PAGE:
The task of translating stories between print and film mediums is plagued by many difficulties. The most difficult aspect of translating stories between print and film is the task of translating either highly visual aspects into text, or translating extremely dialogue or text heavy aspects into visual themes (Cartmall). To solve these issues, translations from print to film usually fall under one of three categories. These categories are the loose, the faithful, or the modern. The Loose approach to film and text adaptations may use original situation, story idea, or characters to create a film that bears little resemblance to the original text (Cartmall). This approach gives the director of the operation the freedom to change the story when difficulties occur. The faithful approach to adaptation attempts to recapture the original text as closely as possible. This approach retains characters, storylines, and most events. The faithful approach can be difficult to follow for literary adaptations because they often have complex dialogue and metaphors which can be difficult to represent visually (Blueston). Modern approaches to adaptation vary in how the approach the translations between film and text. One popular modern approach is the displaced setting. This approach changes the film time, but maintains loyalty to all other major aspects of the original text, including language. [Need an essay writing service? Find help here.]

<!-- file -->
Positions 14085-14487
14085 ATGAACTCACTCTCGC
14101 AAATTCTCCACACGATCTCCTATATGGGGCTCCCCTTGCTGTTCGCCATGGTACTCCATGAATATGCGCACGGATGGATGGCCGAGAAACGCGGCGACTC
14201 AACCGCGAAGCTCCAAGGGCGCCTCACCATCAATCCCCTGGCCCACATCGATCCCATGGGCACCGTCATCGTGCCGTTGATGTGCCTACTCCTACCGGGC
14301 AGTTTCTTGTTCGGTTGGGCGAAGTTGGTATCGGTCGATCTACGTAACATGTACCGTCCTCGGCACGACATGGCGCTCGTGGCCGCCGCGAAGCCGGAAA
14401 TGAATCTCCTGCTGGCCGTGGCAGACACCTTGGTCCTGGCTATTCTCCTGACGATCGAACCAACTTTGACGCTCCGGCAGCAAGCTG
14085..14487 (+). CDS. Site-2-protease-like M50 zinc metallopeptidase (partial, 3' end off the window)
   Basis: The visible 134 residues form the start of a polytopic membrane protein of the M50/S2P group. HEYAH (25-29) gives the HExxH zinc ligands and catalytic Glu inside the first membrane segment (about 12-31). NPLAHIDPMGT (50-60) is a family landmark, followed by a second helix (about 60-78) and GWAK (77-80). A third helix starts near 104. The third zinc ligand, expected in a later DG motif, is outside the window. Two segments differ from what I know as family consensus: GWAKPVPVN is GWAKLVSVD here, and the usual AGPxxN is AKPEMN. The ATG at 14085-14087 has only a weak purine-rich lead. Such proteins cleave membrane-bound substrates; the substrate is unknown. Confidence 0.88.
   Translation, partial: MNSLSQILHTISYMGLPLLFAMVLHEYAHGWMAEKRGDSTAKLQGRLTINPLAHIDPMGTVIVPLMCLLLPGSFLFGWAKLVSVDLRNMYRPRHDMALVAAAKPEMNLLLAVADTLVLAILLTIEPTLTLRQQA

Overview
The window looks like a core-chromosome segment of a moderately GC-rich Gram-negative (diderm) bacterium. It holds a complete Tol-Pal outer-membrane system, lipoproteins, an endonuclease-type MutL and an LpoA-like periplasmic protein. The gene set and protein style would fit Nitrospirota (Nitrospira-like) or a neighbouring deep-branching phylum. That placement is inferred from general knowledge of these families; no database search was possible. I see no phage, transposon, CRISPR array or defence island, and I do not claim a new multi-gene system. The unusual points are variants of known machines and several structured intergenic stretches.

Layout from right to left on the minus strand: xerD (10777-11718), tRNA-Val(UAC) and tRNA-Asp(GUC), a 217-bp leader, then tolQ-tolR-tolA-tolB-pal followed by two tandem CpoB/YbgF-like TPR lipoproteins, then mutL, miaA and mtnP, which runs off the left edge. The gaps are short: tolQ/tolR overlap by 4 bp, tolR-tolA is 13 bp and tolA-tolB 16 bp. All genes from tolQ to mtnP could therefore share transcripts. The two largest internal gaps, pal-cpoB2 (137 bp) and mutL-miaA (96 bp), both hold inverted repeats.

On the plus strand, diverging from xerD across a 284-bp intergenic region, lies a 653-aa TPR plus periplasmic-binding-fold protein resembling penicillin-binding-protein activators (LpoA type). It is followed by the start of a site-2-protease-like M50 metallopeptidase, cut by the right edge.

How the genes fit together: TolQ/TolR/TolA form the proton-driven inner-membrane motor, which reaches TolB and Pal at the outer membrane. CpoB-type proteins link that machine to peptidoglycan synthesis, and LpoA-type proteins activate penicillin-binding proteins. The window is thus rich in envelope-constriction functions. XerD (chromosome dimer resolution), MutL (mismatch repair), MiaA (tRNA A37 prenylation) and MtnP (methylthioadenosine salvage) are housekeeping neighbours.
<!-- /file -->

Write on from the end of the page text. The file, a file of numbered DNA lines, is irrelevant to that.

Blueston, G. Novels into film. Baltimore: Johns Hopkins University Press, 2003.
Cartmall, D., Whelehan, I. Adaptations: From text to screen, Screen to text. New York: Routledge, 1999.
Dramatica. Harold and Maude: Comprehensive Storyform . 2017. 8 February 2017.
Harold and Maude. By Colinn Higgins. Dir. Hal Ashby. Perf. Bud Cort, Vivian Pickles Ruth Gordon. 1971. VHS, DVD.